MINNEAPOLIS — There will be plenty of drama for the Oakland Athletics as they head down the home stretch in the pennant race. Probably not the kind of drama that unfolded Wednesday night against the Minnesota Twins, though.
Jed Lowrie's foul ball that turned into a two-run double after umpires changed the call highlighted a 10-run fourth inning as Oakland pounded Minnesota 18-3.
Every Oakland starter had at least one hit, one run and one RBI as the A's recorded a season-high 22 hits and extended their lead over Texas in the AL West to three games.
Lowrie, Coco Crisp and Stephen Vogt also homered. Yoenis Cespedes had three RBIs to help the A's score their most runs in a game since beating Boston 20-2 on Aug. 31, 2012.
"Once we got rolling there, we never stopped," Josh Donaldson said.
Lowrie's foul ball turned two-run double helped keep the A's rolling in the fourth.
With runners on second and third and three runs already in, Lowrie lined a ball down the line that first-base umpire Bill Miller ruled foul as he danced out of the way.
Lowrie pointed at the ground inside the white line where he thought the ball hit. Oakland manager Bob Melvin came out to argue, and Lowrie was eventually awarded a two-run double after the entire umpire crew huddled and changed the call.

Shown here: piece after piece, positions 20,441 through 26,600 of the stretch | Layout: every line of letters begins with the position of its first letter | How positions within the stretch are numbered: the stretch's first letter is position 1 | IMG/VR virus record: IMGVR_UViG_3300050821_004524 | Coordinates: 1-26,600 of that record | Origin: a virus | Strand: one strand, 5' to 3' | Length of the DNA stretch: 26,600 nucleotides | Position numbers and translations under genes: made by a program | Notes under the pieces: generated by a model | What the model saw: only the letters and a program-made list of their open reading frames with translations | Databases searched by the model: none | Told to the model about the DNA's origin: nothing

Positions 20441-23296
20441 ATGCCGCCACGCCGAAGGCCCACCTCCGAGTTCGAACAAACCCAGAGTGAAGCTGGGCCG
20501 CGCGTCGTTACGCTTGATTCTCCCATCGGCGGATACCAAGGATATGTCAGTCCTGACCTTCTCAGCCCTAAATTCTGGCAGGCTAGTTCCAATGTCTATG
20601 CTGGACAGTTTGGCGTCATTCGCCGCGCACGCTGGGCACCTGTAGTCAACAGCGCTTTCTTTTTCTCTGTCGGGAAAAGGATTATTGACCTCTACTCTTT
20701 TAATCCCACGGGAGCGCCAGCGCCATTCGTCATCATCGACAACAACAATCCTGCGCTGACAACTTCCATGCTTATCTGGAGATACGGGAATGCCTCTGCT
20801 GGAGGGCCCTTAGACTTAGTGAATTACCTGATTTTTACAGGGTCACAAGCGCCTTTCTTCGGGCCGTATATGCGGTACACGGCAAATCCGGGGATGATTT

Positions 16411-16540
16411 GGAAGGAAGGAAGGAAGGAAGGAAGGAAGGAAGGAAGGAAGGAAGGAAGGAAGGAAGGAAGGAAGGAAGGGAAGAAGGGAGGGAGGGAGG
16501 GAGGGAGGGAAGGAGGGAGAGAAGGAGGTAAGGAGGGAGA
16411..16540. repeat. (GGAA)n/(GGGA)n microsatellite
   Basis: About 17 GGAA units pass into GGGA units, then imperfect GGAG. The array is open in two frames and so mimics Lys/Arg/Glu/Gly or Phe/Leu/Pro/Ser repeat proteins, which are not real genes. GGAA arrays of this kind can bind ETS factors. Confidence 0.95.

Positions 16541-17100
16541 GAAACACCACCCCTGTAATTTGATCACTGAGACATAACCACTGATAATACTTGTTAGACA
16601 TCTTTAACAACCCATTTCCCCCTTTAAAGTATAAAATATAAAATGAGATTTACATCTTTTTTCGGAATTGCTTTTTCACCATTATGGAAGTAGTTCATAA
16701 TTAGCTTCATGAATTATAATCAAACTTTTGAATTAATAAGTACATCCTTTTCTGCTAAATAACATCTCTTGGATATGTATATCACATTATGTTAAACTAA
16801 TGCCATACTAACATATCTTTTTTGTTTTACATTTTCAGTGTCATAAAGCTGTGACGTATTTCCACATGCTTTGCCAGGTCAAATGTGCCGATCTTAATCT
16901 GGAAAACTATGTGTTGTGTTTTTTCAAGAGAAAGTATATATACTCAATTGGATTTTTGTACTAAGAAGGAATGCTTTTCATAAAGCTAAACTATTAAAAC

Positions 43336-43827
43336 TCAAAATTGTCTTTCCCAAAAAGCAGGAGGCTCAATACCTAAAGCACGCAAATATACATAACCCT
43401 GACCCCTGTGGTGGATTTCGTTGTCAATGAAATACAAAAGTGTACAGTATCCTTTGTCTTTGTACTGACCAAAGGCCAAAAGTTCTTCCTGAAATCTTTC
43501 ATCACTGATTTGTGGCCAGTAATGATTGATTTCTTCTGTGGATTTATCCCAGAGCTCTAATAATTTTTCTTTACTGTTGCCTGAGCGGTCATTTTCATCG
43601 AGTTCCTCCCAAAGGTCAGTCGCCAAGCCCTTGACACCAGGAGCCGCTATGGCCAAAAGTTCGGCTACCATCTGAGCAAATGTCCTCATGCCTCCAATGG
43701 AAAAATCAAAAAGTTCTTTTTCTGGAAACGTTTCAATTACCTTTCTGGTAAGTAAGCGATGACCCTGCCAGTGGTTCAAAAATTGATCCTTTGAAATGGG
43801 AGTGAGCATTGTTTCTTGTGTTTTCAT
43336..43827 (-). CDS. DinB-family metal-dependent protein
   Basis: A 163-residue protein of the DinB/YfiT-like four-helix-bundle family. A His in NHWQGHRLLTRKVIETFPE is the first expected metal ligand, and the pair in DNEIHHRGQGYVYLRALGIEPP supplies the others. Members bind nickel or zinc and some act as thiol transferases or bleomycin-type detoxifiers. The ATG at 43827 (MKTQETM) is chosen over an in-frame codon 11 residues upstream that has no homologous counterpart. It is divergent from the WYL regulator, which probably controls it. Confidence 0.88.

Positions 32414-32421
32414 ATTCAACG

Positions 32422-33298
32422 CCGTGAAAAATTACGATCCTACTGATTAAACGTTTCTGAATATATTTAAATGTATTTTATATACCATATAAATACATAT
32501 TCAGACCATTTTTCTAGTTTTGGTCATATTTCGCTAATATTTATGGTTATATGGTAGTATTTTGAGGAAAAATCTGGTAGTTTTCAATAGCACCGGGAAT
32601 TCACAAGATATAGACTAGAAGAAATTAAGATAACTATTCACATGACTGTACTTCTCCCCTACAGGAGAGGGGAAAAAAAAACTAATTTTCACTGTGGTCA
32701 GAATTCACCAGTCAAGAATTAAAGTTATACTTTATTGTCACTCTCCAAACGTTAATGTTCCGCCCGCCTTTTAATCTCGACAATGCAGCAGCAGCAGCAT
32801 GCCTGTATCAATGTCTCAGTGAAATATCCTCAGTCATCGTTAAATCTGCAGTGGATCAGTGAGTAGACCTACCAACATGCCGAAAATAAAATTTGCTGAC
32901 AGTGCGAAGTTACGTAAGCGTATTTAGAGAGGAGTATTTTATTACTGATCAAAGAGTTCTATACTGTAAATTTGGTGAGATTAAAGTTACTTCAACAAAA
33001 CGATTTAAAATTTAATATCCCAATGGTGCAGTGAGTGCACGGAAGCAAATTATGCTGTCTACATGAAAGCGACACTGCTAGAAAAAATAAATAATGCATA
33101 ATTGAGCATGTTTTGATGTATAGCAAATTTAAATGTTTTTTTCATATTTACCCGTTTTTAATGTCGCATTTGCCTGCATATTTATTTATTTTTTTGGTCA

"Bottom line is that's an impossible call for Bill," Lowrie said. "His natural reaction is to get out of the way. They told me they just want to get the calls right, and they did."
Twins manager Ron Gardenhire was ejected by Miller after a long argument, the fifth time he's been tossed this season and the 67th ejection of his career.
Fans at Target Field sarcastically cheered Miller when he gave the foul signal after Brandon Moss, the next batter, lined a foul ball down the first-base line.
Gardenhire didn't want to talk about the call after the game.
"We're not going to talk about anything else. I'm not going to talk about all that crap," he said. "Can't do anything about it now."
Sonny Gray (3-3), who had received fewer than four runs of support over his last six starts, struck out seven in five innings for the win.
The right-hander had to sit in the dugout for 35 minutes during the marathon fourth inning, but welcomed the extra run support.
"I wish we could score as many runs as possible every day," Gray said. "It's a confidence boost for our whole team."
Gray almost had a couple more runs.
In the fifth, Josh Reddick of the A's drove a ball off the top of the wall in the right-field corner that Miller ruled a home run.
The call was overturned after a replay review — the first at Target Field this season — and Reddick had to trot back out of the dugout to second base.
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